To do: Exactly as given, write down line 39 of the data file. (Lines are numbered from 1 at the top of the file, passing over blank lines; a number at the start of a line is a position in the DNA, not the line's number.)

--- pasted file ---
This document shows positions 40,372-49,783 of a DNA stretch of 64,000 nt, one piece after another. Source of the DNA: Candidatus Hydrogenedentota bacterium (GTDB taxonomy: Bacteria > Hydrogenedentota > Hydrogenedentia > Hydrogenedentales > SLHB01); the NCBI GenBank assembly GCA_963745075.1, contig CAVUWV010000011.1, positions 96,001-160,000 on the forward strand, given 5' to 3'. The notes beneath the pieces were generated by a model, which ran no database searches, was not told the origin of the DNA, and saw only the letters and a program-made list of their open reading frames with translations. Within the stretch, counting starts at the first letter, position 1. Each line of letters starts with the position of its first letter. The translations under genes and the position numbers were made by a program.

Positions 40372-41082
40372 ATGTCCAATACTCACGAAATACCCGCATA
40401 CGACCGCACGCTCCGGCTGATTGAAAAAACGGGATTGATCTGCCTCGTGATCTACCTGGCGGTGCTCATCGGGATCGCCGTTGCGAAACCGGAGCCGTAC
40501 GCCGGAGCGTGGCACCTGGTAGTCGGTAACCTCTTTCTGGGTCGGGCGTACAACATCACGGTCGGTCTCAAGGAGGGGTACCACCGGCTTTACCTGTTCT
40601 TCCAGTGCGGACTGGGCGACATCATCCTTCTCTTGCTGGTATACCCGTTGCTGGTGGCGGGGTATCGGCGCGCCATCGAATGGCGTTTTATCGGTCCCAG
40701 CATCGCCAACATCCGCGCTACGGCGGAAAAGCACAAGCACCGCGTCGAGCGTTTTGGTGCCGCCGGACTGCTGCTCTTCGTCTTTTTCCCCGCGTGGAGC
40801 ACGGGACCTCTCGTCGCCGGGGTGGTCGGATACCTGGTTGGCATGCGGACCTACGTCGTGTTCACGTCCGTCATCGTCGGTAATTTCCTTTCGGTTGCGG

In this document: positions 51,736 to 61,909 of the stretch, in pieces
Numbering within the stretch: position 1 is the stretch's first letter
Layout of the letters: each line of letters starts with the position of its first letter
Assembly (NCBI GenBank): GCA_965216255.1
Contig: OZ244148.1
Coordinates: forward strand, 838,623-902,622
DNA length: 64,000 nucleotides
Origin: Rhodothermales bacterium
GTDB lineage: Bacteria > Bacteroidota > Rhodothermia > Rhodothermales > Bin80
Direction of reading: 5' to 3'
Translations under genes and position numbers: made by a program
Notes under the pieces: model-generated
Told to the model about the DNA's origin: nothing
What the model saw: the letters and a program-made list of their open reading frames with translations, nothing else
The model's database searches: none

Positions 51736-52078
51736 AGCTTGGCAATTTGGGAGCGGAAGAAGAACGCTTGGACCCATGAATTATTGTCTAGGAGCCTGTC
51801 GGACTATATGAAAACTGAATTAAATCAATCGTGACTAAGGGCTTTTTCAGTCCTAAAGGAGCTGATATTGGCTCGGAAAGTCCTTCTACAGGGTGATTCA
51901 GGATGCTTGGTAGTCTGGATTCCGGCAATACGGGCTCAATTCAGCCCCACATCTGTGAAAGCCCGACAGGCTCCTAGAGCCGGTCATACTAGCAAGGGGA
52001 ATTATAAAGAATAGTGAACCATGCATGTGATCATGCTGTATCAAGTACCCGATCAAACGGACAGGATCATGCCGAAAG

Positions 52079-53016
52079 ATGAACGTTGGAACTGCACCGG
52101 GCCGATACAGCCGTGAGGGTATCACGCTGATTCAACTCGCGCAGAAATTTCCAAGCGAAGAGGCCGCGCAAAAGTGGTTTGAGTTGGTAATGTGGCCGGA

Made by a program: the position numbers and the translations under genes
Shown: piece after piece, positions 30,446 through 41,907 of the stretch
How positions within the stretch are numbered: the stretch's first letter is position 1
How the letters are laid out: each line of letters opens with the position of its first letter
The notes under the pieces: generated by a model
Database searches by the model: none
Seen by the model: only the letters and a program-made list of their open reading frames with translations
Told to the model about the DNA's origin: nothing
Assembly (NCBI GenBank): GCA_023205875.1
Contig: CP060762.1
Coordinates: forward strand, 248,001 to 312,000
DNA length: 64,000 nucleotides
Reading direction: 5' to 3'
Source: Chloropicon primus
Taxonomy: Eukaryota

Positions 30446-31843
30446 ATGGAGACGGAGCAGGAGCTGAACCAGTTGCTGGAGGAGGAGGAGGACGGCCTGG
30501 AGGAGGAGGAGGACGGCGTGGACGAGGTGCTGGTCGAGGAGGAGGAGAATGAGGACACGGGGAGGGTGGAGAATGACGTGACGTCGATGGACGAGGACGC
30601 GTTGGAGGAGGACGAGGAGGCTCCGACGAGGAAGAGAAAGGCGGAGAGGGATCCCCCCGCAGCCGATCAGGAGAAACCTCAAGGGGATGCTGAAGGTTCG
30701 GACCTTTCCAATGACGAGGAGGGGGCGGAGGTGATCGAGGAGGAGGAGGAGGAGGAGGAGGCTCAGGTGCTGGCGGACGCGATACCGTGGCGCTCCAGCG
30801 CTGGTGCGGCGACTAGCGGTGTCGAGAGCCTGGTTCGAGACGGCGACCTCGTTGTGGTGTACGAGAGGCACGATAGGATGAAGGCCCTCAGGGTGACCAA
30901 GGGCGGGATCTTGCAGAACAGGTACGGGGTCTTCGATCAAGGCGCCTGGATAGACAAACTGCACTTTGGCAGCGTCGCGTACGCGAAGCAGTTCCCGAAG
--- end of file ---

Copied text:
Told to the model about the DNA's origin: nothing